Mikuni Kaid%C5%8D
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Mikuni Kaid%C5%8D

Mikuni Kaid? (?) was an ancient highway in Japan that stretched from Takasaki-juku (present day Gunma Prefecture) on the Nakasend? to Teradomari-juku (present day Niigata Prefecture) on the Hokurikud?.

History

The Mikuni Pass separated the Kant? region from Echigo Province in ancient Japan. As such, it has long been used as a major transportation hub for travelers going between those two areas. During the Edo period, the Mikuni Kaid? was established with the purpose of helping daimy? who were participating in sankin k?tai, which required daimy? to spend a portion of their time in Edo.

In 1902, the Shin'etsu Main Line was built, the first train line through the area. As a result, the economies of many of the post towns began to falter. However, the area between Nagaoka and Yuzawa was able to continue to flourish because the flat land allowed them to pursue agriculture. The area across the Mikuni Pass, however, received very little traffic.

In 1953, as cars became more common, so did long-distance transport, which led to a great rise in traffic in the area. However, for cars traveling between the Kant? and Echigo regions, it was very inconvenient to take the same detour as the train line, so the prefecture began major repair and construction work along the Mikuni Kaid?.

Modern Route

The Mikuni Kaid?'s path can be followed today by a large portion of National Route 17, or by the portions of the Kan-Etsu Expressway[1] or the J?etsu Shinkansen that stretch from the Kant? region to Niigata.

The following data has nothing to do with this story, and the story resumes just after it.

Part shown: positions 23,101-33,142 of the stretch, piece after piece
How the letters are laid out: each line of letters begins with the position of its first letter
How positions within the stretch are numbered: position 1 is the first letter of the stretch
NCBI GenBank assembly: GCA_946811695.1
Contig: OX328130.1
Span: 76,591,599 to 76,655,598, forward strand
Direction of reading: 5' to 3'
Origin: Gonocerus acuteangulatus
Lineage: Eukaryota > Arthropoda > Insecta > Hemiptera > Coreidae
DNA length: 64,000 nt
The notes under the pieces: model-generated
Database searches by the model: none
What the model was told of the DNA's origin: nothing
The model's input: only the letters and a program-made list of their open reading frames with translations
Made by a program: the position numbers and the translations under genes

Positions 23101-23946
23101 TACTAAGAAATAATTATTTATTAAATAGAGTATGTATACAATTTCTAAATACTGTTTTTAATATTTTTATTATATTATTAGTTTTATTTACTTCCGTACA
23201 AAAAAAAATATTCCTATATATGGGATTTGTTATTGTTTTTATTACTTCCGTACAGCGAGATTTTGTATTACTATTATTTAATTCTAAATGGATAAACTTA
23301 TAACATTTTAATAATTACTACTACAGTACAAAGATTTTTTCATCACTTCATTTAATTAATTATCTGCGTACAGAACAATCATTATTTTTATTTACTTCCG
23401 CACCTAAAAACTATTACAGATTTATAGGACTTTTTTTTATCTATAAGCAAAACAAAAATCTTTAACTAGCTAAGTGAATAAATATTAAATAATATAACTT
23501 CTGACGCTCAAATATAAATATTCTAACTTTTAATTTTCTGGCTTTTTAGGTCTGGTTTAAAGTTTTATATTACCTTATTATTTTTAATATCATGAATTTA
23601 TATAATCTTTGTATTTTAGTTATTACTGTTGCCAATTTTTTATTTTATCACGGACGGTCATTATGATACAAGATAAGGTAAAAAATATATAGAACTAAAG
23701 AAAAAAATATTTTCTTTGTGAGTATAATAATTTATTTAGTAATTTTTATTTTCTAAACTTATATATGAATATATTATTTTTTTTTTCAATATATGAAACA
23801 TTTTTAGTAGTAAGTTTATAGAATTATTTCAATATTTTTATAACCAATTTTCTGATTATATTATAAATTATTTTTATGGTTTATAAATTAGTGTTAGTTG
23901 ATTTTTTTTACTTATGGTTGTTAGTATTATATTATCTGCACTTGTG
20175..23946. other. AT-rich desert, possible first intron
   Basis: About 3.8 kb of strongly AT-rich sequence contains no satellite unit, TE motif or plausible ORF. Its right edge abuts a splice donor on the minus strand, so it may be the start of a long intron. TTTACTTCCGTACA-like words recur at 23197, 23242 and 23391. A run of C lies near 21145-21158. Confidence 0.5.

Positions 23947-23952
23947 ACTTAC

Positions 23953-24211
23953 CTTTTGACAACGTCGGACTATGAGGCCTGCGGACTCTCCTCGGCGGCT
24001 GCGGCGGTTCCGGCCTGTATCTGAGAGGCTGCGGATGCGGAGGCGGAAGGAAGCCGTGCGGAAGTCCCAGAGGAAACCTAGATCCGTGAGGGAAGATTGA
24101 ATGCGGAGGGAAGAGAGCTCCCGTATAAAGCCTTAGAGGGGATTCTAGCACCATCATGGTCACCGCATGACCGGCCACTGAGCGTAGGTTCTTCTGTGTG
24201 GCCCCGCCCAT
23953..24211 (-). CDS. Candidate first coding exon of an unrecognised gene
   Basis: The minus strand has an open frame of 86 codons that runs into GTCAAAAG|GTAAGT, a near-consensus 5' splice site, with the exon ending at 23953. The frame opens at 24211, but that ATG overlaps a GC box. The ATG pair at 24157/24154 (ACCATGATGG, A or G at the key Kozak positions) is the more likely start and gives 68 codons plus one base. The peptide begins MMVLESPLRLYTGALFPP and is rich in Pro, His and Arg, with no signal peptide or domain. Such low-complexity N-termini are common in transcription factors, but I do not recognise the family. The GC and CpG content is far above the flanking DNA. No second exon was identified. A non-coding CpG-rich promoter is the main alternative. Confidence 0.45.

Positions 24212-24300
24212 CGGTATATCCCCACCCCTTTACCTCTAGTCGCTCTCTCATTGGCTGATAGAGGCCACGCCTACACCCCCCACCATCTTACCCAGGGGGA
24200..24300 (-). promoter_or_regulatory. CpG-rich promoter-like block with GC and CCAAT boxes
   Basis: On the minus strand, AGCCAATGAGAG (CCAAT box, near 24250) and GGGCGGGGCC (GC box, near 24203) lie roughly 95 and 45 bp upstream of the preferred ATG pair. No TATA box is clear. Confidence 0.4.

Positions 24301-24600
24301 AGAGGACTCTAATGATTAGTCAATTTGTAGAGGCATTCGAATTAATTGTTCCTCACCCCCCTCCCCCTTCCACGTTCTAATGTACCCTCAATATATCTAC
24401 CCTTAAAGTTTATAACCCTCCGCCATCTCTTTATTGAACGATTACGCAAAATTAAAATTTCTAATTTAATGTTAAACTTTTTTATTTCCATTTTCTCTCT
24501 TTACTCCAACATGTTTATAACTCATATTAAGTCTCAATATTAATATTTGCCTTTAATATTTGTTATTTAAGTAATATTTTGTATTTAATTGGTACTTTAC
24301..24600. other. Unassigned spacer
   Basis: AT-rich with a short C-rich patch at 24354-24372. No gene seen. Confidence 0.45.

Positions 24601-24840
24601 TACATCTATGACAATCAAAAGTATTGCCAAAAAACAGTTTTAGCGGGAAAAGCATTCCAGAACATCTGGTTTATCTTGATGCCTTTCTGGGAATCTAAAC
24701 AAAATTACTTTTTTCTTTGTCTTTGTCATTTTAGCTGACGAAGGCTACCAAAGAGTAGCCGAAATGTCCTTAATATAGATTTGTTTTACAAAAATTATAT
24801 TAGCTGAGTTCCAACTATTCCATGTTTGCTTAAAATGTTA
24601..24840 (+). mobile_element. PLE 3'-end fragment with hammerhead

Stations on the Mikuni Kaid?

There are 35 post stations along the Mikuni Kaid?.

Gunma Prefecture

Hiroshige's print of Takasaki-shuku, part of The Sixty-nine Stations of the Kiso Kaid? series
1. Takasaki-shuku () (Takasaki) (starting location)
2. Kaneko-shuku () (Takasaki)
3. Shibukawa-shuku () (Shibukawa)
4. Kanai-shuku () (Shibukawa)
5. Kitamoku-shuku () (Shibukawa)
6. Yokobori-shuku () (Shibukawa)
7. Nakayama-shuku () (Takayama, Agatsuma District)
8. Tsukahara-shuku () (Minakami, Tone District)
9. Shimoshinda-shuku (?) (Minakami, Tone District)
10. Fuse-shuku () (Minakami, Tone District)
11. Ima-shuku () (Minakami, Tone District)
12. Sukawa-shuku () (Minakami, Tone District)
13. Aimata-shuku () (Minakami, Tone District)
14. Sarugaky?-shuku (?) (Minakami, Tone District)
15. Fukuro-shuku () (Minakami, Tone District)
16. Nagai-shuku () (Minakami, Tone District)

Niigata Prefecture

17. Asagai-shuku () (Yuzawa, Minamiuonuma District)
18. Futai-shuku () (Yuzawa, Minamiuonuma District)
19. Mitsumata-shuku () (Yuzawa, Minamiuonuma District)
20. Yuzaka-shuku () (Yuzawa, Minamiuonuma District)
21. Seki-shuku () (Minamiuonuma)
22. Shiozawa-shuku () (Minamiuonuma)
23. Muikamachi-shuku (?) (Minamiuonuma)
24. Itsukamachi-shuku (?) (Minamiuonuma)
25. Urasa-shuku () (Minamiuonuma)
26. Horinouchi-shuku (?) (Uonuma)
27. Kawaguichi-shuku () (Nagaoka)
28. My?ken-shuku () (Nagaoka)
29. Muikaichi-shuku (?) (Nagaoka)
30. Nagaoka-shuku () (Nagaoka)
31. Yoita-shuku () (Nagaoka)
32. Jiz?d?-shuku (?) (Tsubame)
33. Sekinakashima-shuku (?) (Tsubame)
34. Watabe-shuku () (Tsubame)
35. Teradomari-shuku () (Nagaoka) (ending location)

See also

References

  1. ^ Gunma Prefecture HomePage Archived 2007-08-31 at the Wayback Machine. Gunma Prefecture. Accessed August 31, 2007.

  This article uses material from the Wikipedia page available here. It is released under the Creative Commons Attribution-Share-Alike License 3.0.

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